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    • Man, ikr?! O.o There are a couple lines that are vaguely reasonable (Red Rice, Verdon), but the Immortelle products… *blanches* (This sounds particularly fascinating, though!)

      I'd love to know what you think if you do give L'Occitane a try =)

  • Kate & Zena

    Oh, I hate tubes that make my wrists hurt. I usually resort to the rubber band trick before I use my teeth. The rubber band works 99.9% of the time. Rubber is godly.

    I'm with you with pain. I took a kayaking class yesterday and I'm dying from pain today. It does NOT help that Zena decided to dig her four hare-like footsies into my lower back plus use that same part of my as a head rest. Pain is kind of an understatement at the moment. Typing hurts at the moment!

    • Ack, that sounds awful! *sends hugs* Hope you're feeling a bit more human soon :P

      • Kate & Zena

        I'm not feeling so pincushiony (I guess that's the best metaphor, but you know what I mean) now. My shoulders hurt a bit still if I move them a specific way, but it's my wrists still! Those suckers always take the longest! You aren't supposed to use them, I guess, in kayaking, but your torso. Of course, no one gets that the first time and because I got the weakest wrists I'm the one with the most pain. They don't hurt as bad, but they still have deep spasms every once in a while.

        My dad elected to tell me not to choke my kayak paddle until half way through or I'd have sore wrists. It's like, "Well, WHY DIDN'T YOU TELL ME THAT IN THE FIRST PLACE?!?!?!" It would have made my life a wee easier.

        • Sorry to hear that, Kate! :(

          Have you thought about splinting for some extra support when you're going to be using your wrists a lot? I've been wearing sleeping splints (at night) & icing recently, and the difference was noticeable right off the bat – any discomfort and hassle that comes with ice and aides is well worth the payoff : ) I can't rave enough!

          • Kate & Zena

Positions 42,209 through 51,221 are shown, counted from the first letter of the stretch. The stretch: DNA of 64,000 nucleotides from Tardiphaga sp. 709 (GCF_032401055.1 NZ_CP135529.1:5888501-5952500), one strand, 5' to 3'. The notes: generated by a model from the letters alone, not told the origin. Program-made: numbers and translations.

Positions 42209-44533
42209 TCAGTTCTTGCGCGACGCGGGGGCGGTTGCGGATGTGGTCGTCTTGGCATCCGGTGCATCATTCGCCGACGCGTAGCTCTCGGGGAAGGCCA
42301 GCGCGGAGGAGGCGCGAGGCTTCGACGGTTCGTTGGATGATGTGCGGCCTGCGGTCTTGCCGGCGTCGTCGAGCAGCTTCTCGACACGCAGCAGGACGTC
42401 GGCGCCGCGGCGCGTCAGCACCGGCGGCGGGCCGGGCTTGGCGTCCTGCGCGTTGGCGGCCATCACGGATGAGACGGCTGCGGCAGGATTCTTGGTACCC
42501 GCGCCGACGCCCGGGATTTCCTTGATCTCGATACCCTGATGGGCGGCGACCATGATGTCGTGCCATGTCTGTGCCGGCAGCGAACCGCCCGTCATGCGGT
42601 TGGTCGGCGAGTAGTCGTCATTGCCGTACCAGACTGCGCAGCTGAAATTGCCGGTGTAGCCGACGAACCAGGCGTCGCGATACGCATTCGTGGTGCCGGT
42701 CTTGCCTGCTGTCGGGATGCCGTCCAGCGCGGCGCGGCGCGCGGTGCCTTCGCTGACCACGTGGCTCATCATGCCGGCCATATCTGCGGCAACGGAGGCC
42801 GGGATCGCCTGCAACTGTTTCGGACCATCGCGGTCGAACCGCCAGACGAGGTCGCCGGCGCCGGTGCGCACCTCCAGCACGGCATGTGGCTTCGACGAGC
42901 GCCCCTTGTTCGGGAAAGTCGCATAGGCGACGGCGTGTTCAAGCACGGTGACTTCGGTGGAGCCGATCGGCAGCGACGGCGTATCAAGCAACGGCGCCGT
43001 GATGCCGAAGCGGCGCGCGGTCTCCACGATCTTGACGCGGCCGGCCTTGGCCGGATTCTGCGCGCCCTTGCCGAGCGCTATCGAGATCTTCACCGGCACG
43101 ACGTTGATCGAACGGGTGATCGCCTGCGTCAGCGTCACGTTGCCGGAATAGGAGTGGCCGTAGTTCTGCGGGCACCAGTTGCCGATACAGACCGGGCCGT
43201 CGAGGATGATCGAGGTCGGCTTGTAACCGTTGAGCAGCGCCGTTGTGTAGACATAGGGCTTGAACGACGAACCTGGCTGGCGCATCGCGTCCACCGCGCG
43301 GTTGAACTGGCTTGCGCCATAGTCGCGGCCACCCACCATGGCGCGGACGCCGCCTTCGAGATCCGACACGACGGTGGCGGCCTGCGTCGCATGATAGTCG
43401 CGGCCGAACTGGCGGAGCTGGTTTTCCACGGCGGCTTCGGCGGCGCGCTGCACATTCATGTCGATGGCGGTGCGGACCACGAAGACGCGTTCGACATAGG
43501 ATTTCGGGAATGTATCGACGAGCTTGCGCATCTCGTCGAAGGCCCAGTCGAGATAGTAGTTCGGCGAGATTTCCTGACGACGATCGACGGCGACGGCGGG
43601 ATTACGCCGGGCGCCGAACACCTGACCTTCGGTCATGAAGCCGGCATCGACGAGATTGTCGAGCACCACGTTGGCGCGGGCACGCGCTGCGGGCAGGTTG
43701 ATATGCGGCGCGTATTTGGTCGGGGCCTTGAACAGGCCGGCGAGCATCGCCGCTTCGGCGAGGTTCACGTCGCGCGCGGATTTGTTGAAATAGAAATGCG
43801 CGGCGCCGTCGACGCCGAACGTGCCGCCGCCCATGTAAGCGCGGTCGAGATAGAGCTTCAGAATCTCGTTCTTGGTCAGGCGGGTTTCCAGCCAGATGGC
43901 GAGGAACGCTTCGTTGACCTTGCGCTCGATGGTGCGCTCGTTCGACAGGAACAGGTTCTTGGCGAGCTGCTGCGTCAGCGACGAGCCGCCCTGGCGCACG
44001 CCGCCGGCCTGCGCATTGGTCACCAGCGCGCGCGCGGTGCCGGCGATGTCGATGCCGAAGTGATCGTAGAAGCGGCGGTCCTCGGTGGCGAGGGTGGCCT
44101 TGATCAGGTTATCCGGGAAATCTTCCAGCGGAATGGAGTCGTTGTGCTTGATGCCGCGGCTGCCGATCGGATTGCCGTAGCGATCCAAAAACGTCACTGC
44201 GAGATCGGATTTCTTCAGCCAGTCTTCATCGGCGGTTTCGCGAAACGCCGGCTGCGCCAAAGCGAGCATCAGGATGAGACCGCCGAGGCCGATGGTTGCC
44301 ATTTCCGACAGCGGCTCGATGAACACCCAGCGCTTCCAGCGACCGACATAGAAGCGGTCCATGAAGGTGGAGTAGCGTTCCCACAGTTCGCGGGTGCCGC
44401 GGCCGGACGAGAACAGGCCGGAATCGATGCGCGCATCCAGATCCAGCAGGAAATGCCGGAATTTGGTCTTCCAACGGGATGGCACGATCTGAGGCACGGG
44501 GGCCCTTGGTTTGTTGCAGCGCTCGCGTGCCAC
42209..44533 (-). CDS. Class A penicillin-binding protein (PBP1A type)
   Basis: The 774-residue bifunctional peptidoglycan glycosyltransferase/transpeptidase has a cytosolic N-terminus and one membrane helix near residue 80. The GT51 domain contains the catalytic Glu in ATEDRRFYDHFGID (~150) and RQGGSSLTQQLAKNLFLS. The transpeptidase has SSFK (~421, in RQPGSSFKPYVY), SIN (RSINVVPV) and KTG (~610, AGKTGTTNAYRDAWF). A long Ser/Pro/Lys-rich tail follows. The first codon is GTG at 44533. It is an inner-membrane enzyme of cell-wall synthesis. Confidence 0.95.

I actually have a system that works pretty well when they hurt. I initially wear the splints for an hour, ice for thirty. Then I wear the splints for thirty, ice for thirty, splint for thirty, yadda yadda yadda as long I can remember to keep up the system. Heat works really well too, as long as it's really deep heat, like the machines they have for deep heat in physical therapy buildings. I'm going to buy some wrist warmer splint things from the Etsy seller theferriswheels (they make a migraine pack that's GODLY. I own one) and see if that works in terms of heat.

            I'm not allowed to wear my splints until I actually feel pain or I actually manage to injure myself with the splints, believe or not. I tend to wear my splints too tight (I like to feel my splints!) and so wearing them when they don't hurt is a bad thing for me. I have been wearing them overnight actually and it helps.

            But, when you kayak, you can't exactly wear splints as they aren't exactly WATERPROOF. Kayaking is, um, WET. Really, really wet. I wouldn't have gotten so darn wet if my mother hadn't insisted on changing seats (we were in a three-person kayak. SHE wanted to be in the front where I was.) You happen to know how clumsy I am. She had no problem switching; I fell in three foot icky at the bottom, COLD water. I was rather p.o'd at her because I was kayaking in a puddle the depth of Lake Heron practically for the rest of the session. That and she went the speed of a slug. I'm a speed demon; slugs don't interest me (or people who start fast then quickly slooooooooooooow down to slugdom. My mom is both.) I admit it, I have zero tolerance at times. It was then that I had zero tolerance. Puddles and slowpokes don't make a good combination!


            How?! How did I forget that water is wet AGAIN?! -.-

  • Alison

    "Divine intervention, only toothier". Haha! Story of an RA-sufferer's LIFE! Love that you're catering to us in our twenties with arthritic thumbs, Rae. <3

    • :D

      I'm always pleased to be able to do it, Alison — chronic illness can be a pretty lonely place on your own. If I can make just one person point at their monitor and go oh hey, me too; that's awesome!, then my day is made.

      (I guess a lot of the time, that person is you. So, thanks for being awesome in the comment threads, I guess :p)